I’ll never forget in 2003 I was about to head off to spend a year living in the remote Yukon Territory, Canada (think -60 winters, bears, northern lights) and decided that on my last day in Australia to spend it at the beach. So I asked dear old dad to pick up my plane tickets for me.
That afternoon I just happened to be at the mall where the Flight Centre was to meet my mum for one last coffee. On a whim, 5 mins before the travel agent shut, I decided to call dad just to double check he’d picked up my ticket.
He hadn’t!!!!!!!!! I couldn’t believe it!!!!!!!!!! With now less than 5 mins to spare (my flight was leaving super early the next morning) I BOLTED across the mall to make it there just as they were closing the doors!
I shudder to think what would have happened if I hadn’t decided to meet mum at the same mall for coffee, or if I hadn’t happened to call him.
A travel story featuring my dad I would RATHER forget … although it’s a good laugh now 🙂
My Dad (and Mum!) instilled in me a love of camping and the great outdoors – From as early as I can remember we used to have 4 weeks every Christmas in a tent in places like Foster, Port Macquarie, Tallabudgera Creek (Gold Coast) – Not only that but I learnt how to pack a balanced trailer, set up a huge canvas tent, put camping beds and other equipment etc together, cook over an open fire, fish, read a topographical map and take time out to recharge the batteries –
In my teenage years we camped through Central Australia, far north Queensland and both islands of New Zealand – My thirst for travel and learning about new places is fuelled by my Dad –
Now in his 70’s he and Mum escape each winter (now in a caravan) to the north coast of NSW –
Dad, a quiet man, left most of the organising of life to Mum, even though they both worked. He gardened, played tennis, listened to classical music and read, but he fantasised (Walter Mitty-like) about travel.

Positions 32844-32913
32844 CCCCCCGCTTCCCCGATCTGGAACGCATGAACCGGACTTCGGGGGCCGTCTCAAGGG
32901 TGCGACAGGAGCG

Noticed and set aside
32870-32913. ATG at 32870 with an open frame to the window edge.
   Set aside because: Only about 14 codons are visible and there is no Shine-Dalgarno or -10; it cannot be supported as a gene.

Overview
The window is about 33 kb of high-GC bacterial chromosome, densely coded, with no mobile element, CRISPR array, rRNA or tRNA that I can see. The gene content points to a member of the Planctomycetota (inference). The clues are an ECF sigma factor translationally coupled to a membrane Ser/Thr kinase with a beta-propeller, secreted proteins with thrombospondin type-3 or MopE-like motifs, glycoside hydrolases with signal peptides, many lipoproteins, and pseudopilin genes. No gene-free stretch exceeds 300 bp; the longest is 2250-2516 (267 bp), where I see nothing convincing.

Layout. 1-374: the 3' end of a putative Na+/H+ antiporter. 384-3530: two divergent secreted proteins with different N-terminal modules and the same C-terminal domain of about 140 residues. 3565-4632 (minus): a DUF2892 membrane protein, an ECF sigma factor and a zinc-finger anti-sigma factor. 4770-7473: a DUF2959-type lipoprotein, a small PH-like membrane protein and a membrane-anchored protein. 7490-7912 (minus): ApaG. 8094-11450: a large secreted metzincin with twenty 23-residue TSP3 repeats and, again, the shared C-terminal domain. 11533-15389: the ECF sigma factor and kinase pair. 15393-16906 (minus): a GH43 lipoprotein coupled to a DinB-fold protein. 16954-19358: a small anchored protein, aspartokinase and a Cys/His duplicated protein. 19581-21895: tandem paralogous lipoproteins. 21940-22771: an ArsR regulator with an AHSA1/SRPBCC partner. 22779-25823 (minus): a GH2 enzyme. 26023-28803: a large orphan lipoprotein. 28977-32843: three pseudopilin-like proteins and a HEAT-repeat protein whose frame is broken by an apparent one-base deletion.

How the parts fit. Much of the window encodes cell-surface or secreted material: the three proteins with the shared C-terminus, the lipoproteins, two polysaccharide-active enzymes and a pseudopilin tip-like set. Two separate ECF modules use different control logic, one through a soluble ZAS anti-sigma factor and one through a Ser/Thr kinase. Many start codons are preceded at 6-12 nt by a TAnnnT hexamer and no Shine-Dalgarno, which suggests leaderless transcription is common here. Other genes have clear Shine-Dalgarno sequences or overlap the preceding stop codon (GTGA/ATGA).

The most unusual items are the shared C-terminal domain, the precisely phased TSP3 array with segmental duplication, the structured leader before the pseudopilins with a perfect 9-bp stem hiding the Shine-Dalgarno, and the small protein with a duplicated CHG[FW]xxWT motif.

When my sister and I left the nest, he and Mum had more time and money to devote to overseas travel, and he adored it. He would research every possible itinerary and charmingly pester the girls at his local travel agency (in the days before the internet). He was more than thorough in his research and the dining room table would become a strategic planning zone. He and Mum had some wonderful and memorable journeys together.
He introduced me to travel literature and each birthday and Christmas we would try to top each other with traveller’s tales, ranging from Sorrel Wilby and Michael Palin to Jan Morris and Paul Theroux.
This year we are taking Mum on a cruise through the Mediterranean – Dad will be with us in spirit.
My father, a meteorologist with the BOM (Bureau of Meterology) spent 6mths in the Antarctic when I was 15. The only means of communication during those 6mths was 2 coded telegrams, so out came the code book to decipher what was said. One of the most vivid tales he told, was the time he and a colleague were standing on the edge of the ice shelf watching a whale feeding on plankton. Totally focused on this exhilarating experience, my father nearly had a cardiac when a penguin suddenly popped from the water and literally skittled between them. Initially, they both thought it was the whale!
My most memorable trip with my father was the first time he took us on a family ski-ing holiday in Europe. Still dark, I was awoken for the cold early morning car-ride to Victoria Station in London where my father, mother and three siblings boarded the train for Dover. In Dover we caught the cross channel ferry (always a rough grey sea mid winter!) and re-boarded an overnight sleeper train in Calais to take us across northern France, Germany and into Austria. In the evening, when the bunk beds were made up I managed to bag the top one and spent the night being rocked by the rhythmic clickity-clack of the rails, looking out of the window watching the lights of foreign towns flash by, and listening to the road crossing bells dinging as they built up to a crescendo and then fade. The excitement of border guards coming through the train to check passports during the night and as dawn broke, the morning light revealing another world ~ that of a white winter wonderland landscape. What an adventure when seen through ten year old eyes ~ And what an introduction to travel ~ Thanks Dad! 🙂
Photo by iwouldstay
More travelling tales with, about or by‘your’ father are posted